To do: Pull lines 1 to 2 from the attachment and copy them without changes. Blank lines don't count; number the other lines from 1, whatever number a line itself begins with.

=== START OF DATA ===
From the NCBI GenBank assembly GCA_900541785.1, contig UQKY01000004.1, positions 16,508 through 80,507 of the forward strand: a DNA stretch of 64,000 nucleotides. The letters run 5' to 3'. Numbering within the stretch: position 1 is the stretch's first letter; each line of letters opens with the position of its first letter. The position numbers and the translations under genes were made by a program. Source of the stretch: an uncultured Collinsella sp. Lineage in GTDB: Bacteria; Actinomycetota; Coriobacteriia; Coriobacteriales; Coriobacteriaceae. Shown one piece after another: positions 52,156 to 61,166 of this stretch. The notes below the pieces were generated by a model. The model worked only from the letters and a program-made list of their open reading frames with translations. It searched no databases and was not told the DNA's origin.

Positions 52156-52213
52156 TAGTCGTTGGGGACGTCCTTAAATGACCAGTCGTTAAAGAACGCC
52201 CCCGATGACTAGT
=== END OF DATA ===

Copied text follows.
From the NCBI GenBank assembly GCA_900541785.1, contig UQKY01000004.1, positions 16,508 through 80,507 of the forward strand: a DNA stretch of 64,000 nucleotides. The letters run 5' to 3'. Numbering within the stretch: position 1 is the stretch's first letter; each line of letters opens with the position of its first letter. The position numbers and the translations under genes were made by a program. Source of the stretch: an uncultured Collinsella sp. Lineage in GTDB: Bacteria; Actinomycetota; Coriobacteriia; Coriobacteriales; Coriobacteriaceae. Shown one piece after another: positions 52,156 to 61,166 of this stretch. The notes below the pieces were generated by a model. The model worked only from the letters and a program-made list of their open reading frames with translations. It searched no databases and was not told the DNA's origin.

Positions 52156-52213